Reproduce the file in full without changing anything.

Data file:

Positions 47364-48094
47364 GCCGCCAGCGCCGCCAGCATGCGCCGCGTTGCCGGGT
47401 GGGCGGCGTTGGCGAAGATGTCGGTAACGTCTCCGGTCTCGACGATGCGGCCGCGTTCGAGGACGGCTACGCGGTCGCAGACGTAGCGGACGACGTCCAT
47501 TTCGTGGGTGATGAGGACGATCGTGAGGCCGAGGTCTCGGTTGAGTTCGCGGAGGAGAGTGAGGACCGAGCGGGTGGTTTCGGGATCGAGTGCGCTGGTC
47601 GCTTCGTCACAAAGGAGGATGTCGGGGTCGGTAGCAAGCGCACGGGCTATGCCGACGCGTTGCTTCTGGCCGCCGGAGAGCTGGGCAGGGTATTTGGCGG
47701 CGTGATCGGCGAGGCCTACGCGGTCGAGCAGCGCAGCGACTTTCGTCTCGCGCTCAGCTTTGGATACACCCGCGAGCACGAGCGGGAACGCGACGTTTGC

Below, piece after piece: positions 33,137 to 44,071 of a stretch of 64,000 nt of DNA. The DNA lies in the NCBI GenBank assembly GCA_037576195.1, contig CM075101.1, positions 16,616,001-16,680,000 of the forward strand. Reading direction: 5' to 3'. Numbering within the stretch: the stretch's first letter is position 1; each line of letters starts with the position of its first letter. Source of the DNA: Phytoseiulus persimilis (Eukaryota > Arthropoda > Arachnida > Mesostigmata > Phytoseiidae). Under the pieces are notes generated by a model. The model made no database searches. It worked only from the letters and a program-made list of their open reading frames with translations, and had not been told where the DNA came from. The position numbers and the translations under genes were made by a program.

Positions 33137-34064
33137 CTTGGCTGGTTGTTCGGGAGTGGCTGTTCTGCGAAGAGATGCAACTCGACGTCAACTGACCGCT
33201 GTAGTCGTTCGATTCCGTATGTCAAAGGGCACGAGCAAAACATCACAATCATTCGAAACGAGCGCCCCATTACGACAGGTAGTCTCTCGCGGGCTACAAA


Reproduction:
Positions 47364-48094
47364 GCCGCCAGCGCCGCCAGCATGCGCCGCGTTGCCGGGT
47401 GGGCGGCGTTGGCGAAGATGTCGGTAACGTCTCCGGTCTCGACGATGCGGCCGCGTTCGAGGACGGCTACGCGGTCGCAGACGTAGCGGACGACGTCCAT
47501 TTCGTGGGTGATGAGGACGATCGTGAGGCCGAGGTCTCGGTTGAGTTCGCGGAGGAGAGTGAGGACCGAGCGGGTGGTTTCGGGATCGAGTGCGCTGGTC
47601 GCTTCGTCACAAAGGAGGATGTCGGGGTCGGTAGCAAGCGCACGGGCTATGCCGACGCGTTGCTTCTGGCCGCCGGAGAGCTGGGCAGGGTATTTGGCGG
47701 CGTGATCGGCGAGGCCTACGCGGTCGAGCAGCGCAGCGACTTTCGTCTCGCGCTCAGCTTTGGATACACCCGCGAGCACGAGCGGGAACGCGACGTTTGC

Below, piece after piece: positions 33,137 to 44,071 of a stretch of 64,000 nt of DNA. The DNA lies in the NCBI GenBank assembly GCA_037576195.1, contig CM075101.1, positions 16,616,001-16,680,000 of the forward strand. Reading direction: 5' to 3'. Numbering within the stretch: the stretch's first letter is position 1; each line of letters starts with the position of its first letter. Source of the DNA: Phytoseiulus persimilis (Eukaryota > Arthropoda > Arachnida > Mesostigmata > Phytoseiidae). Under the pieces are notes generated by a model. The model made no database searches. It worked only from the letters and a program-made list of their open reading frames with translations, and had not been told where the DNA came from. The position numbers and the translations under genes were made by a program.

Positions 33137-34064
33137 CTTGGCTGGTTGTTCGGGAGTGGCTGTTCTGCGAAGAGATGCAACTCGACGTCAACTGACCGCT
33201 GTAGTCGTTCGATTCCGTATGTCAAAGGGCACGAGCAAAACATCACAATCATTCGAAACGAGCGCCCCATTACGACAGGTAGTCTCTCGCGGGCTACAAA